Members · Prefs · Laboratory · Collections · Openings · Endgames · Sacrifices · History · Search Kibitzing · Kibitzer's Café · Chessforums · Tournament Index · Players · Kibitzing

Alexander Kevitz
Number of games in database: 66
Years covered: 1920 to 1973

Overall record: +20 -25 =18 (46.0%)*
   * Overall winning percentage = (wins+draws/2) / total games in the database. 3 exhibition games, blitz/rapid, odds games, etc. are excluded from this statistic.

With the White pieces:
 English (10) 
    A13 A12 A14 A10 A16
With the Black pieces:
 Queen's Pawn Game (5) 
    A46 A50 A45 D05
 Bogo Indian (4) 
 Ruy Lopez (4) 
    C60 C77 C72
Repertoire Explorer

NOTABLE GAMES: [what is this?]
   Capablanca vs A Kevitz, 1924 0-1
   A Kevitz vs Marshall, 1931 1-0
   Fine vs A Kevitz, 1936 1/2-1/2
   Marshall vs A Kevitz, 1929 0-1

NOTABLE TOURNAMENTS: [what is this?]
   Bradley Beach (1929)
   US Championship (1936)
   54th US Open (1953)

GAME COLLECTIONS: [what is this?]
   1936 US Championship by crawfb5
   New York International,1931 by Phony Benoni
   000 New York 1931 by crawfb5

Search Sacrifice Explorer for Alexander Kevitz
Search Google for Alexander Kevitz

(born Sep-01-1902, died Oct-24-1981, 79 years old) United States of America

[what is this?]
Alexander Kevitz, born in Brooklyn, New York, was the Manhattan Chess Club Champion in 1928-29, 1932-33, 1934-35, 1936, 1946, 1947, and 1954-55.

In 1924, Kevitz defeated world champion Jose Raul Capablanca in a simultaneous display at New York (see Capablanca vs Kevitz, 1924), and defeated former world champion Emanuel Lasker (see Kevitz vs Lasker, 1928) in a simultaneous, also in New York.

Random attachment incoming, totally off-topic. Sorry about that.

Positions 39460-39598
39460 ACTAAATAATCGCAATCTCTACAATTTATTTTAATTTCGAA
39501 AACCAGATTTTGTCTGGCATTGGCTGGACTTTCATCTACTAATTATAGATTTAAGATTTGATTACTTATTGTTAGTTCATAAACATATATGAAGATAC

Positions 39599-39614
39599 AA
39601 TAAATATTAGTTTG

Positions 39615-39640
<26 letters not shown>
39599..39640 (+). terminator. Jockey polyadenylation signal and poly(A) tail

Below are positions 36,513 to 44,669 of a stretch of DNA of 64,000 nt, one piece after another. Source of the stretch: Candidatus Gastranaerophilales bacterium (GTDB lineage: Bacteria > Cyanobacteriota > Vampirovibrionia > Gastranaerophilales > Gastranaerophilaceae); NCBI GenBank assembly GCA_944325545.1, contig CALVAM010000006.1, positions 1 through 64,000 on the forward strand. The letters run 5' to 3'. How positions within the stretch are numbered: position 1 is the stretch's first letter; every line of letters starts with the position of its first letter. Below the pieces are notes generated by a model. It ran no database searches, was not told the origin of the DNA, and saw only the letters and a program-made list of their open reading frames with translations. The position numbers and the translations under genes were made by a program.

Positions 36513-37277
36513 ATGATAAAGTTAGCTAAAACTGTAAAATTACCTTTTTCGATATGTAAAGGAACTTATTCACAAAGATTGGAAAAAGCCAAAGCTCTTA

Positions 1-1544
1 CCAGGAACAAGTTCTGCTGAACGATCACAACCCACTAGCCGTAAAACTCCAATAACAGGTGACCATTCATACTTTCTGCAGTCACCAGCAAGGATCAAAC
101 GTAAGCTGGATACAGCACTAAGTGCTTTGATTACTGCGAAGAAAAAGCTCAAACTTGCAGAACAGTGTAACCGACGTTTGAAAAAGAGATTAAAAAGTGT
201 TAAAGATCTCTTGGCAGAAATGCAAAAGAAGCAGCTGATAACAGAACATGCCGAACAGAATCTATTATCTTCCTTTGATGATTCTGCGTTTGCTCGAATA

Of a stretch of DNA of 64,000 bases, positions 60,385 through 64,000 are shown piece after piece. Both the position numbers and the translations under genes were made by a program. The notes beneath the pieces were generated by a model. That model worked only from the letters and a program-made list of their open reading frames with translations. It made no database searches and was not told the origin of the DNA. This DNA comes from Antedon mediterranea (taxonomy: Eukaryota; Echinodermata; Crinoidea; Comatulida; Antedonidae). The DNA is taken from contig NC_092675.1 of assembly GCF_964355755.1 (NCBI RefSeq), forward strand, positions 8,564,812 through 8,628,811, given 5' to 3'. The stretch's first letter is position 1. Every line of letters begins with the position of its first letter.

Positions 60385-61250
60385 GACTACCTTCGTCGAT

He placed 3rd in the New York 1931 international tournament, and 8th in the first US Championship tournament at New York, 1936. Kevitz represented the United States several times in international team matches, his most noted result being his 1.5-0.5 score against Igor Bondarevsky at the USSR-USA match in Moscow, 1946.

On the first rating list issued by the United States Chess Federation (as of July 31, 1950), he was ranked third in the United States, behind only Reuben Fine and Samuel Reshevsky.

The Black Knights' Tango (1.d4 Nf6 2.c4 Nc6) is sometimes called the Kevitz-Trajkovic Defense after Kevitz and Mihailo Trajkovic.

sources: Chess Results 1921-1930, 1931-1935, 1936-1940, 1941-1946, 1947-1950, by Gino Di Felice

Wikipedia article: Alexander Kevitz

 page 1 of 3; games 1-25 of 66  PGN Download
Game  ResultMoves YearEvent/LocaleOpening
1. JH Lavigne vs A Kevitz 1-0181920corrC60 Ruy Lopez
2. Capablanca vs A Kevitz 0-1131924Simul, 33bA00 Uncommon Opening
3. F J Le Count vs A Kevitz  1-0171925Brooklyn CC chB83 Sicilian
4. A Kevitz vs E Tholfsen  ½-½251925New York Metropolitan ttA13 English
5. A Kevitz vs Lasker 1-0361928Clock simul, 10bA27 English, Three Knights System
6. Kupchik vs A Kevitz  1-0431929Manhattan CC Championship 1928/29B04 Alekhine's Defense, Modern
7. H Steiner vs A Kevitz  ½-½761929Bradley BeachB84 Sicilian, Scheveningen
8. A Kevitz vs L Steiner  0-1751929Bradley BeachA13 English
9. R Cintron vs A Kevitz  0-1421929Bradley BeachE34 Nimzo-Indian, Classical, Noa Variation
10. A Kevitz vs Alekhine 0-1481929Bradley BeachE17 Queen's Indian
11. H R Bigelow vs A Kevitz ½-½321929Bradley BeachB02 Alekhine's Defense